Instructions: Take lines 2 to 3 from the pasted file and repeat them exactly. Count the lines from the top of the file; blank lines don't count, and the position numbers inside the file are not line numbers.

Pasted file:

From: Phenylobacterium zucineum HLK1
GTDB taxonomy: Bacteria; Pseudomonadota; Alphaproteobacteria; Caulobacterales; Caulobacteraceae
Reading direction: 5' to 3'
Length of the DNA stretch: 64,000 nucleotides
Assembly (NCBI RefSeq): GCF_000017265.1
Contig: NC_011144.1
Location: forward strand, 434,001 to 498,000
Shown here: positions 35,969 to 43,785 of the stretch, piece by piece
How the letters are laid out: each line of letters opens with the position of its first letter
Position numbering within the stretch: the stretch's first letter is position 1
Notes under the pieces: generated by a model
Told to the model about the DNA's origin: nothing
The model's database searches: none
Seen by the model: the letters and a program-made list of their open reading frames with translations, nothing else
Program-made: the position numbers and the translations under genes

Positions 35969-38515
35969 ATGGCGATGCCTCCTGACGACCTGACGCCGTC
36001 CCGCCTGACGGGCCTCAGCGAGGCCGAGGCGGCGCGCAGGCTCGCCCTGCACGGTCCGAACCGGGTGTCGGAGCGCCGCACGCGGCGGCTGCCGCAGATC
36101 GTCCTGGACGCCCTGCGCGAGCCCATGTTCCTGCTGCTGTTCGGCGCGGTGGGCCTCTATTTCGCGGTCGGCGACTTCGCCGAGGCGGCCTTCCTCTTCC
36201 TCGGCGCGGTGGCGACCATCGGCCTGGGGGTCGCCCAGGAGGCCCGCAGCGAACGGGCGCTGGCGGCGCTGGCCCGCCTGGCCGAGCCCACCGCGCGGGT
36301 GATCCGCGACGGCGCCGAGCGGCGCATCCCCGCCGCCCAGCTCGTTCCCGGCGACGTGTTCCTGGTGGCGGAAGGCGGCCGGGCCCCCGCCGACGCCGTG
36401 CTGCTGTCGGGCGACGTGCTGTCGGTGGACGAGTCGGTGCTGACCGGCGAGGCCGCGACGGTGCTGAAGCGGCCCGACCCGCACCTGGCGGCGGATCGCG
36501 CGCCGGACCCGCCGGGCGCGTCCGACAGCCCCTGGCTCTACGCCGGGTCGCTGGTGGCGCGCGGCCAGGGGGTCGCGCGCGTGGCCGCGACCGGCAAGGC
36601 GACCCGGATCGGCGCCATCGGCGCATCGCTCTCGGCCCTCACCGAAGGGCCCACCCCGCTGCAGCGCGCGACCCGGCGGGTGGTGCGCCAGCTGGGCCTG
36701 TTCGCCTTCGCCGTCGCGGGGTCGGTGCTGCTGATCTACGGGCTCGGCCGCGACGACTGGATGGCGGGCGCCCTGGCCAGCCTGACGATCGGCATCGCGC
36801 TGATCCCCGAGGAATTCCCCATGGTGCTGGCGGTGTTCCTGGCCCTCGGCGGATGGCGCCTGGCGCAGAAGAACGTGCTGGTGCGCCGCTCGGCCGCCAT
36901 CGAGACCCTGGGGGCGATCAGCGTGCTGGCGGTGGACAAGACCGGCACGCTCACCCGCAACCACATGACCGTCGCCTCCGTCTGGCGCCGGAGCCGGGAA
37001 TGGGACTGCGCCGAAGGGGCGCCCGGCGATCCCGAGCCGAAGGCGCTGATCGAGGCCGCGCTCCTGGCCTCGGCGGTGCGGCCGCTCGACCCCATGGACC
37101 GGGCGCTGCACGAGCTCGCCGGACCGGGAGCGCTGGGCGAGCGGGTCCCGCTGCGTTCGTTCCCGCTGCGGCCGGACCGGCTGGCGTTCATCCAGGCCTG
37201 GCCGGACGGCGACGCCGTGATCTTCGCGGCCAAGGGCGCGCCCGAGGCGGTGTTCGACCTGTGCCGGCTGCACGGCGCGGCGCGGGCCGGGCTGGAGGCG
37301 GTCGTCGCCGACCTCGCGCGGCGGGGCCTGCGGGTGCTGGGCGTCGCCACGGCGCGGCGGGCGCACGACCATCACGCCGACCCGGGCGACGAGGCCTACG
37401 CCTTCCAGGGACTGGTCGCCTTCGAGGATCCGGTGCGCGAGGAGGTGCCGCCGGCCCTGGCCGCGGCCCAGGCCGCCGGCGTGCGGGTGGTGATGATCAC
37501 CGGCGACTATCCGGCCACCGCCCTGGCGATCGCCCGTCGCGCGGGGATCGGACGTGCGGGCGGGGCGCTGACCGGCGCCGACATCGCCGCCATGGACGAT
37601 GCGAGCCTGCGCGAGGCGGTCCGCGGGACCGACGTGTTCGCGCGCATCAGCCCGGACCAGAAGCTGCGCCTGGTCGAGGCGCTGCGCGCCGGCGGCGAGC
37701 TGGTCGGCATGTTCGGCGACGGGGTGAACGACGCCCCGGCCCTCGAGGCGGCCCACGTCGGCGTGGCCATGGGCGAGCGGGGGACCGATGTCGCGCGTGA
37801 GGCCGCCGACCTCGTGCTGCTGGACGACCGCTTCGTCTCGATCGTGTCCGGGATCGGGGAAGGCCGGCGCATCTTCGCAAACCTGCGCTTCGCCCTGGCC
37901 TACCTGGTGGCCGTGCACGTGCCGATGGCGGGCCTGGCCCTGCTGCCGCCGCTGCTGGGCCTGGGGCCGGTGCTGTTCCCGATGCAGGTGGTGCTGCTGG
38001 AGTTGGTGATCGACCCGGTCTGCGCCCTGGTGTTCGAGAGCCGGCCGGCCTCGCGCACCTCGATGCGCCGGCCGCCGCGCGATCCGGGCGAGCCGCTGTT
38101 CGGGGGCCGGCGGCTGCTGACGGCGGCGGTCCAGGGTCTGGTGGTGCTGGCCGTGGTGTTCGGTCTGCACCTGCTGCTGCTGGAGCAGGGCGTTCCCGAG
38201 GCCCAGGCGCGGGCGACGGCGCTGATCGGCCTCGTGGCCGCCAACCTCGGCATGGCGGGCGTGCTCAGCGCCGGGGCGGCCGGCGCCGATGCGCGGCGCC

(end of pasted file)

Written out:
GTDB taxonomy: Bacteria; Pseudomonadota; Alphaproteobacteria; Caulobacterales; Caulobacteraceae
Reading direction: 5' to 3'